Friday, May 6, 2016

Dynamic FormFlow Forms in Bot Builder

In a previous post on Bot Builder FormFlow, I described how to automatically construct a dialog with just a class, properties, and a few other methods. The demo was a bit rigid because I used enums to define choices. In practice, you won’t always know ahead of time what choices will be available or the choices could change over time. So, you need a data-driven approach. This post shows how to dynamically define those choices and still have the benefits of FormFlow. This is nearly identical to my previous FormFlow post, except for a couple items that I’ll describe in this post.

Specifying the Dynamic Property

The previous FormFlow example defined the Product property as a Product enum. This is a good candidate for a dynamic data-driven property because over time a bug report will need to accommodate all of the products you support. Here’s the updated BugReport class.

    [Serializable]
    public class BugReport
    {
        public string Product { get; set; }

        public List<PlatformOptions> Platform { get; set; }

        public string ProblemDescription { get; set; }
    }

Here you can see the Product is a string so that it can hold the value that the user enters. The following method simulates a data-driven approach to obtaining the values that can be assigned to Product.

        static List<string> GetProducts()
        {
            return new List<string>
            {
                "Office",
                "SQL Server",
                "Visual Studio"
            };
        }

The GetProducts method returns a collection of strings that can be assigned to the Product property. Now, let’s see how to use these strings in a FormFlow dialog.

Adding a Dynamic Field

In this demo, we’ll modify the BuildForm method, which is a member of the BugReport class. In the previous example, the BuildForm implementation was pretty simple by showing a message, specifying an OnCompletionAsync handler, and initiating the dialog. The difference in this demo is that the code specifically directs which fields/properties to display. Here’s the changed BuildForm method.

        public static IForm<BugReport> BuildForm()
        {
            return new FormBuilder<BugReport>()
                    .Message("Welcome to Bug Report bot!")
                    .Field(new FieldReflector<BugReport>(nameof(Product))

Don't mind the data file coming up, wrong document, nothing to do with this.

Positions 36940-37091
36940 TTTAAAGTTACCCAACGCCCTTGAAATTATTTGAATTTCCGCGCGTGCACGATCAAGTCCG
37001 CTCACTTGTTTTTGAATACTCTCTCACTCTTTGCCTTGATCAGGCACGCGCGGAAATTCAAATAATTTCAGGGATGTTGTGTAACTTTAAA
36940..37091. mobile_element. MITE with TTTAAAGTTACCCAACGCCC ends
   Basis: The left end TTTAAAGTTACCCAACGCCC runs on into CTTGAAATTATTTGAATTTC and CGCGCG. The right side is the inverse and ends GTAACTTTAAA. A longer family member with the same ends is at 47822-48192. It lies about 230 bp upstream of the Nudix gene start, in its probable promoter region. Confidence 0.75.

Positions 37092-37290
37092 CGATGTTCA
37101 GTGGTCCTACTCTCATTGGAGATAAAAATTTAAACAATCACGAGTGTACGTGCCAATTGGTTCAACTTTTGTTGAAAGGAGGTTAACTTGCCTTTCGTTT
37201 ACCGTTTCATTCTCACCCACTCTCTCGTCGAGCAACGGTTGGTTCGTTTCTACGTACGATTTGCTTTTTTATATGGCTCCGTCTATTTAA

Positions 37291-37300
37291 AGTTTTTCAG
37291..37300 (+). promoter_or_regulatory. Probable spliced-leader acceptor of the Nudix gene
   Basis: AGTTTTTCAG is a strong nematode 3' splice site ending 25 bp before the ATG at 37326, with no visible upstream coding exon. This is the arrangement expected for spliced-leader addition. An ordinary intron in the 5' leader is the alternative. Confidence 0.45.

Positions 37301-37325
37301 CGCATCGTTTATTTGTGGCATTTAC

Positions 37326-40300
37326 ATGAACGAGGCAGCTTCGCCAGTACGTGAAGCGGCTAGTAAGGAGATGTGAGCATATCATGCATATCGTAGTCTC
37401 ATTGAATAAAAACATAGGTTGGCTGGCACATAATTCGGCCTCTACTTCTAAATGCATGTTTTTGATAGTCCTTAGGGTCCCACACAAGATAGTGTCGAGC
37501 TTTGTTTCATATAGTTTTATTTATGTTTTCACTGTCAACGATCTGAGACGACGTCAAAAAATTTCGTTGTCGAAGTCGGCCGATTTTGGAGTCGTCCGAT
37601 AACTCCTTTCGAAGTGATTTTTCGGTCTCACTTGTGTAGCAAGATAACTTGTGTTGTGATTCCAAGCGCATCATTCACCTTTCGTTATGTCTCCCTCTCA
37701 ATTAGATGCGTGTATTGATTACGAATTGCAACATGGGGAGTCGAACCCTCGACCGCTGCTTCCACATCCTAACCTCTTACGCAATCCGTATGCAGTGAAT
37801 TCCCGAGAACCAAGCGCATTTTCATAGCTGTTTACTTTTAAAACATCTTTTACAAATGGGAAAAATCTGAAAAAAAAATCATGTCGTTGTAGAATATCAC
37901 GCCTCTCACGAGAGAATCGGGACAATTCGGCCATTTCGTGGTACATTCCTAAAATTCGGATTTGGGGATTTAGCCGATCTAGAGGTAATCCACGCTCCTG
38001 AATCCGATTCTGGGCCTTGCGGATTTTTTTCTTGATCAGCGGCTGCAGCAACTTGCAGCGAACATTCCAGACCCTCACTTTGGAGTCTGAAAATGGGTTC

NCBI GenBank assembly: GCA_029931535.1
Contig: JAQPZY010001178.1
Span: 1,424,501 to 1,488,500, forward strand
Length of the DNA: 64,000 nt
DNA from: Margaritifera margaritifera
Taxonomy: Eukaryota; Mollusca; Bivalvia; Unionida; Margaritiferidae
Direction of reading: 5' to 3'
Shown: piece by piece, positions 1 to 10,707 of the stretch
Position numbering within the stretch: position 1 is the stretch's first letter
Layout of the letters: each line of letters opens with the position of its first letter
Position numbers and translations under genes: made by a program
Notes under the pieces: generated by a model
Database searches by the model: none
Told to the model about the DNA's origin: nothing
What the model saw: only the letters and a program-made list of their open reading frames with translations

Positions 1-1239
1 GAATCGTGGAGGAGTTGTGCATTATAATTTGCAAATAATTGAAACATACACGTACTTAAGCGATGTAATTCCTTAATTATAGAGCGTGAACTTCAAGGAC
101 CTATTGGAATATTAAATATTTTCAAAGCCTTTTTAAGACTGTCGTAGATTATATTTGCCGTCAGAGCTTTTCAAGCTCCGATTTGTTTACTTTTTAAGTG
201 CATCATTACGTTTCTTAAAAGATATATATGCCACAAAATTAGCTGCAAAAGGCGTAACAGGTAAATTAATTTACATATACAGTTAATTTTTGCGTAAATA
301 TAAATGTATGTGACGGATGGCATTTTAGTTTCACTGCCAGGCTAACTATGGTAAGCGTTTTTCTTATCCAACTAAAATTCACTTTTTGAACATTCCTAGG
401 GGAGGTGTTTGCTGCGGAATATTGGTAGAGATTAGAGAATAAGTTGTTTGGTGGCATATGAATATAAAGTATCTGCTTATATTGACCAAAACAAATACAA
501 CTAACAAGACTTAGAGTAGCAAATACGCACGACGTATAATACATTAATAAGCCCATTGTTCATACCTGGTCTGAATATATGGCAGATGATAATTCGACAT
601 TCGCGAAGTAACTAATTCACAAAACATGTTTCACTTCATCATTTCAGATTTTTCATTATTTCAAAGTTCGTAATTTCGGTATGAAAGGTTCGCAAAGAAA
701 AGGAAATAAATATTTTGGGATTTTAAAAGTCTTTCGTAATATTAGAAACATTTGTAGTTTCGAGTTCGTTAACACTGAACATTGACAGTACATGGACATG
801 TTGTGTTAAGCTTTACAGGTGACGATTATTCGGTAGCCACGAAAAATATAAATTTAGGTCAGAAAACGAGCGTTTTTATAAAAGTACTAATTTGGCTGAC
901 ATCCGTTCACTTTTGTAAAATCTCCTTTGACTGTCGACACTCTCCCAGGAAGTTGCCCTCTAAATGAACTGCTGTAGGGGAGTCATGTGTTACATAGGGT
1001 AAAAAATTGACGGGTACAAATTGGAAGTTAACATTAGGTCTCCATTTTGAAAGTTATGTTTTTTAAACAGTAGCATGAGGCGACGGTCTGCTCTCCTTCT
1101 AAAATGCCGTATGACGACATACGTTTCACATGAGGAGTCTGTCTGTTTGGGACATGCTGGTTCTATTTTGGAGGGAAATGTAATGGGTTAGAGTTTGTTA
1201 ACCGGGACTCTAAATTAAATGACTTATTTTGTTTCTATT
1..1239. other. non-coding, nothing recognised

.SetType(null)
                            .SetDefine((state, field) =>
                            {
                                foreach (var prod in GetProducts())
                                    field
                                        .AddDescription(prod, prod)
                                        .AddTerms(prod, prod);

                                return Task.FromResult(true);
                            }))
                    .Field(nameof(Platform))
                    .AddRemainingFields()
                    .OnCompletionAsync(async (context, bugReport) => 
                     {
                        await context.PostAsync("Thanks for the report!");
                     })
                    .Build();
        }

In this code, the Field methods describe exactly which properties to display and in what order. FormFlow uses reflection, which the FieldReflector class helps with. The SetDefine method dynamically defines the field. It uses the GetProducts method, shown earlier, and iterates through the list of strings. This is just a demo, so AddDescription and AddTerms use the same string as the parameter key and value. If this was a real bot, GetProducts would read from a database table and return a custom class that contained all of the meta-data required to populate description and terms with more useful values.

Since FormBuilder is a fluent interface, you can continue specifying fields to add and optionally use AddRemainingFields for FormFlow to work normally on any following fields. The rest of the program works the same ways as my previous post on FormFlow.

Summary

This post explained why the default FormFlow wasn’t flexible enough for all scenarios. I defined a string type property and a method that returned all the values that could be assigned to that property. Then you saw how to modify the BuildForm method to specify fields and dynamically define a field with custom data. Now, you’re able to make a bot more adaptable to changes with dynamic fields.

The code for this post is available via my BotDemos GitHub repository.

@JoeMayo

7 comments:

  1. Unfortunately this is also not flexible enough, as i can't use previously filled by user data inside SetDefine(state is not runtime, but defining-time).
    In my app i wanted to generate choices by some external autocomplete service. When user typed something on previous step and i can't parse unique value from it, so i asking external service to give me possible choices.
    I had to split implementation in two different forms, and it looks ugly. Do you know any other options?

    ReplyDelete
    Replies
    1. I'm using separate forms, like you seem to be doing, if my next step depends on the previous response. Chain might be an option too, but I haven't used it in this scenario yet.

      Delete
    2. I'm using separate forms, like you seem to be doing, if my next step depends on the previous response. Chain might be an option too, but I haven't used it in this scenario yet.

      Delete
  2. Hi! I'm wondering if it's possible to set a default or "preloaded" value on the fields of the form, to avoid the user to fill them. I did it setting them into the class's constructor, but I wanted to get them from the user's input.
    Thank you in advance.

    ReplyDelete